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Advances in Stem Cell Therapy

Posted on December 15, 2015

By Elliot B. Lander, MD, FACS & Mark H. Berman, MD, FACS

Stem cell science took a giant leap forward when it was discovered that there are literally millions of stem cells lying in the collagen matrix of your fat sitting just under the skin and easily accessible by a simple outpatient liposuction procedure. The harvested fat is processed in the operating room into a mixture of cells called stromal vascular fraction (SVF).

SVF contains at least six different types of stem cells (all adult mesenchymal cells). These cells have excellent safety and efficacy records over the past few years and will not form tumors. The other types of stem cells such as embryonic and induced pluripotent cells have been associated with tumor formation. Only autologous cells (from one’s own body) are used to make SVF, so there is no risk of disease transmission or rejection.

Transferring tissues (“cell surgery”) from areas of the body that are rich in stem cells (fat) to areas of the body that have degeneration and disease (such as an arthritic joint or a spinal cord injury) gives clinicians a regenerative medicine option while we all wait for industry to create stem cell products such as FDA approved cultured cells available in a bottle on the shelf. We are still several years away from such remedies, thus cell surgery remains in great demand.

Stem cells generally lie dormant until they detect some level of tissue injury or disease. They go directly to the area of need to stimulate healing and subsequently activate, which means they change into the type(s) of injured tissue(s) needed for repair, and/or they may send out signals to induce repair by influencing cells with chemical messengers. This makes stem cells reparative for a wide variety of degenerative conditions.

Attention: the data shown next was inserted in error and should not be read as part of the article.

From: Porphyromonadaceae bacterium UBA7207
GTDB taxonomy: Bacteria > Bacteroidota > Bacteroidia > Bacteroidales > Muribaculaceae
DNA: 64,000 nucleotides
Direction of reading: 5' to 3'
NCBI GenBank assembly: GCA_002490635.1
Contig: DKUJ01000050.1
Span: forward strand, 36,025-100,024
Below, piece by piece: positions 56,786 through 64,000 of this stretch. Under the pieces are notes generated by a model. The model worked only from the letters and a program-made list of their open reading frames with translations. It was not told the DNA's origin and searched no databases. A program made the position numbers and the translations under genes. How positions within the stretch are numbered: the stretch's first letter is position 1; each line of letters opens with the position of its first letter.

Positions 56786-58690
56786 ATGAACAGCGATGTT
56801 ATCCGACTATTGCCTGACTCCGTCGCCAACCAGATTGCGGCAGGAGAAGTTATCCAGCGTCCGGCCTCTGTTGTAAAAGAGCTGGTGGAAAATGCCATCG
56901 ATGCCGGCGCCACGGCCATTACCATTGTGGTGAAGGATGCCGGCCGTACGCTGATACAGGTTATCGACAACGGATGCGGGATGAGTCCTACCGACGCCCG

Some physicians that treat mostly orthopedic conditions have promoted that adult stem cells from bone marrow may be useful as well; however, fat appears to be superior and most orthopedic conditions have a greater than 80 percent response rate to fat-derived cell treatments. Unlike mini-liposuction, bone marrow extraction is often painful, and yields low numbers of stem cells that are then cultured over several days into perhaps a few million cells. Adipose (fat) derived tissues (SVF) have high numbers of excellent quality cells that do not require culturing in a laboratory. Technology now exists to process fat into SVF on the same day obtaining as many as 10-40 million stem cells. Our Cell Surgical Network of 87 national and international clinics has done more than 4,000 SVF treatments using this technology with excellent safety data. The extensive data our network collects will be presented to the FDA in an effort to make stem cell-based therapies more mainstream. Perhaps someday these treatments will be covered by insurance; at this point, all treatments remain investigational.

Elliot B. Lander, MD, FACS and Mark H. Berman, MD, FACS are the founders and medical directors of The Cell Surgical Network®, medical directors of the California Stem Cell Treatment Center in Rancho Mirage and Beverly Hills, as well as authors and educators.

http://deserthealthnews.com/stories/advances-in-stem-cell-therapy/

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